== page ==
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Will the iPad 3 underwhelm?
After months of frantic, feverish speculation, Apple will unveil its newest gadget on Wednesday — and critics worry it won't live up to the hype
 
Apple staff members cheer the first customer to purchase the iPad 2 at a London store last year: The iPad 3 is set to be unveiled in San Francisco on Wednesday.
Apple staff members cheer the first customer to purchase the iPad 2 at a London store last year: The iPad 3 is set to be unveiled in San Francisco on Wednesday.
sinister pictures /Demotix/Demotix/Corbis

Apple wants to blow us all away with the iPad 3, says Roger Cheng at CNET. "But it probably won't." Whether it's called the iPad 3 or the iPad HD, most of the details surrounding the new tablet's best features will have leaked before the curtains are at last raised for an unveiling in San Francisco on Wednesday. Yes, the tablet will probably boast the high-definition "retina" display Apple has long been promising. Yes, it's likely to have an improved camera and a suped-up processor. But with affordable Androids flying off the shelves, and promising Windows 8 gadgets coming soon, Apple's new iPad might actually be met with disappointment from the techies who are constantly clamoring for something newer, better, and shinier. Will the iPad 3 underwhelm?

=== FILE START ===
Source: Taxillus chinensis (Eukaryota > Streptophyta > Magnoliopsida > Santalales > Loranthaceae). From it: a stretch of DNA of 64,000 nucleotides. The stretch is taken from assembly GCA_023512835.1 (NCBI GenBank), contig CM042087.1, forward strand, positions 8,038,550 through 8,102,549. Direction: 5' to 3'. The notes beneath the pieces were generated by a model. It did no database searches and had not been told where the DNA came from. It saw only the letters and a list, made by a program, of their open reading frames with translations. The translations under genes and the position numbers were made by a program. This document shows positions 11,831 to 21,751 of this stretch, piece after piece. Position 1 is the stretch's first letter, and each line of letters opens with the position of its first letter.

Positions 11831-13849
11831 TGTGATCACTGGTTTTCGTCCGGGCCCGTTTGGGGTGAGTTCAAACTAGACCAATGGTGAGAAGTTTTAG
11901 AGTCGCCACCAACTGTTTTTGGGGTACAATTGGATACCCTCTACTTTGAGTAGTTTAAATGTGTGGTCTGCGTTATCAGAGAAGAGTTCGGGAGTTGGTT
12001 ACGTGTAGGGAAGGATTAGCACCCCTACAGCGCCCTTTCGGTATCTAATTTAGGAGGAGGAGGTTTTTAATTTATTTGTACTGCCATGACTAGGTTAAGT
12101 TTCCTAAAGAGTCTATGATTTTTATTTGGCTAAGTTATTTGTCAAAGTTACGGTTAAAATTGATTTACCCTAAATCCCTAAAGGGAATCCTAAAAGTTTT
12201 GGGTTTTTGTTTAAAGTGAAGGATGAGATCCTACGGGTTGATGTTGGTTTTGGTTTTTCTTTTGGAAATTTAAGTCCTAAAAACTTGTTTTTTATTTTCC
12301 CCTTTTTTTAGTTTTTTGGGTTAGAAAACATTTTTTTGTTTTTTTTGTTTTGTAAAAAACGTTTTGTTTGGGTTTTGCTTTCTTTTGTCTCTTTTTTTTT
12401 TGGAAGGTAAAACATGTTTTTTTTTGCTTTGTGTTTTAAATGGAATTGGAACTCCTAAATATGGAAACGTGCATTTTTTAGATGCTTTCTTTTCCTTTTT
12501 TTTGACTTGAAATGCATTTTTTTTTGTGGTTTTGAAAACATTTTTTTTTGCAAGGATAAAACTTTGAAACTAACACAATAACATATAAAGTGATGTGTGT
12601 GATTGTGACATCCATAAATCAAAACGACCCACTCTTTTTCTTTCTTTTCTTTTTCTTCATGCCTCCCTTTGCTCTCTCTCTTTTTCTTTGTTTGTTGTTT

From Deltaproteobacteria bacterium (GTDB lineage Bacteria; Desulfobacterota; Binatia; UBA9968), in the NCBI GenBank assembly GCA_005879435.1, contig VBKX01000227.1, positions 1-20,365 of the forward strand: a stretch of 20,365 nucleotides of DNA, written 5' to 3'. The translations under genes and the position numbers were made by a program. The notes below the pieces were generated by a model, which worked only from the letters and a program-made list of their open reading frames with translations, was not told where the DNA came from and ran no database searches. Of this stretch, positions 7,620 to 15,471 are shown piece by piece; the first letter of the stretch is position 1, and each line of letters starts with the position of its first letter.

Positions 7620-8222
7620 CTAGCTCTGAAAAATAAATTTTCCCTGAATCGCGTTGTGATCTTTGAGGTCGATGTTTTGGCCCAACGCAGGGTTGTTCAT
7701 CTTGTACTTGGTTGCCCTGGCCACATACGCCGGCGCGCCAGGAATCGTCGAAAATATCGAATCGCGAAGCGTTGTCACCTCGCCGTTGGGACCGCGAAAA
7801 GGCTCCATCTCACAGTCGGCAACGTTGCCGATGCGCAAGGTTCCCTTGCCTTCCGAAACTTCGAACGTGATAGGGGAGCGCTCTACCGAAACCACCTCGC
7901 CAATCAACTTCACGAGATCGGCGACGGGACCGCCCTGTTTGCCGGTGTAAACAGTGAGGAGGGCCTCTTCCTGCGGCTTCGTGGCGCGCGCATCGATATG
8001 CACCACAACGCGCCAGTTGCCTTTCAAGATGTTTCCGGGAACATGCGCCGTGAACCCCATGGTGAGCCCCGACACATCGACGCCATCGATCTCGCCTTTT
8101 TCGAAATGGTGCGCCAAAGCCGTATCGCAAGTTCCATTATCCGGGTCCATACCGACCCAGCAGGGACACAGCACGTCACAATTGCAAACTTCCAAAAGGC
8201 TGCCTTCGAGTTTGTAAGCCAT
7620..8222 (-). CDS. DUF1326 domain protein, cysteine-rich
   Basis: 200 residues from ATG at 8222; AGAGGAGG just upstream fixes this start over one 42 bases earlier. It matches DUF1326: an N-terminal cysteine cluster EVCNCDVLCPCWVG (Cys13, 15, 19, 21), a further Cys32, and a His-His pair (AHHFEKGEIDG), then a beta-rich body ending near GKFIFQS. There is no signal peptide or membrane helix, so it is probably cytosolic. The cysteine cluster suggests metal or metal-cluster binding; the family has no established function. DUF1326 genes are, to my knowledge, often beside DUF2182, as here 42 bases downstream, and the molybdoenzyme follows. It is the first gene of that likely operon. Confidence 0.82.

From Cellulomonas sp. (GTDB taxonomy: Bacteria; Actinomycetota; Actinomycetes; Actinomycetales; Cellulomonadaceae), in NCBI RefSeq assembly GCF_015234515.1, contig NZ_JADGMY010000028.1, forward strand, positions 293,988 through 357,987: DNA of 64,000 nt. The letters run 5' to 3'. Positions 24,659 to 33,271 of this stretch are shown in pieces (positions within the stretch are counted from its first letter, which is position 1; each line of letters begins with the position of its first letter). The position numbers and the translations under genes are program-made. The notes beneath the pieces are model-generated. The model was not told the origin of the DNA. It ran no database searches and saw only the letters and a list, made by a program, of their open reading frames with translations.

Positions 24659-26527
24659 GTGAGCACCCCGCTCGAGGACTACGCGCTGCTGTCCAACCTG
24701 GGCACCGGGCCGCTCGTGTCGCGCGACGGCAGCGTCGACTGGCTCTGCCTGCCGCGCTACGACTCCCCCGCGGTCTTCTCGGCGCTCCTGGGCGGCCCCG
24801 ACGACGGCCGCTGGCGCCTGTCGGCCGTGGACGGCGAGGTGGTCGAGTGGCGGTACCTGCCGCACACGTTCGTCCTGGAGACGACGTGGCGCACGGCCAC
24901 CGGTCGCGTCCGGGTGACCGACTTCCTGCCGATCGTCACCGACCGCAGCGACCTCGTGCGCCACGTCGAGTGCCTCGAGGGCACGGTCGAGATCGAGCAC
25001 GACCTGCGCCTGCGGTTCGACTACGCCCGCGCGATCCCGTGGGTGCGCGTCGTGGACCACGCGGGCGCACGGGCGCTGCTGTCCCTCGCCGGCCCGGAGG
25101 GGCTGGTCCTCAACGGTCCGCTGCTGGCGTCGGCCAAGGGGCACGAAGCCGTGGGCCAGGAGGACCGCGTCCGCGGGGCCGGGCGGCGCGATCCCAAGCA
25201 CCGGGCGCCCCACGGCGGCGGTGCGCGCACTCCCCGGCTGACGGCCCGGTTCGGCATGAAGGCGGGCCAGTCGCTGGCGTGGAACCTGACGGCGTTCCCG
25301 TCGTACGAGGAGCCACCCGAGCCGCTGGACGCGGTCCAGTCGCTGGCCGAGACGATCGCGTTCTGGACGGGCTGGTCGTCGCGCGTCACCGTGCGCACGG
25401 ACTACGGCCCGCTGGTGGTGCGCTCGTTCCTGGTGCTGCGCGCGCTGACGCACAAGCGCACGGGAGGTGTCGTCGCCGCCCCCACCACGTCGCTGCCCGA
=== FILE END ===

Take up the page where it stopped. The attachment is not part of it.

Don't expect to be wowed: A better screen and a few other improvements might be "enough to draw the Apple faithful and sell a ton of iPads," says Roger Cheng at CNET. But the much-hyped gadget could still "fall short versus some of the other devices in the market." Consider the $200 Kindle Fire and its impressive Silk browser, or the super-fast Asus Transformer Prime and its quad-core processor. The "gap between Apple and its rivals isn't as wide as most people think," and the relatively ho-hum iPad 3 isn't likely to turn that gap into a chasm.
"iPad rivals catching up: Can iPad 3 keep them at bay?"

Plus, Microsoft is catching up to Apple: "There's a convergence afoot between the mobile and desktop worlds," says Devindra Hardawar at VentureBeat. "Thanks to the rise of smartphones and tablets, we want to touch and swipe all the screens we come across." Microsoft's Windows 8 is "ready for a world where laptops and desktops sport touchscreen displays," and where tablets "can do everything a Windows desktop can." Apple's products aren't nearly as seamless, and adding a "nicer screen" to the new iPad does nothing to address this fundamental problem.
"What we expect from the iPad 3 (and why Apple should be worried about Windows 8)"

Huh? Apple will still trounce its competitors: "Who wants an iPad 3?" says Connie Guglielmo at Forbes. "A lot of people, it seems." A recent survey indicated that 42 percent of iPad users want to upgrade to the new model. And Apple has sold more than 55 million iPads since the device was introduced in 2010. Some analysts predict the company could sell that many tablets this year alone. Do the math — Apple will be just fine.
"Who Wants an iPad 3?"

 

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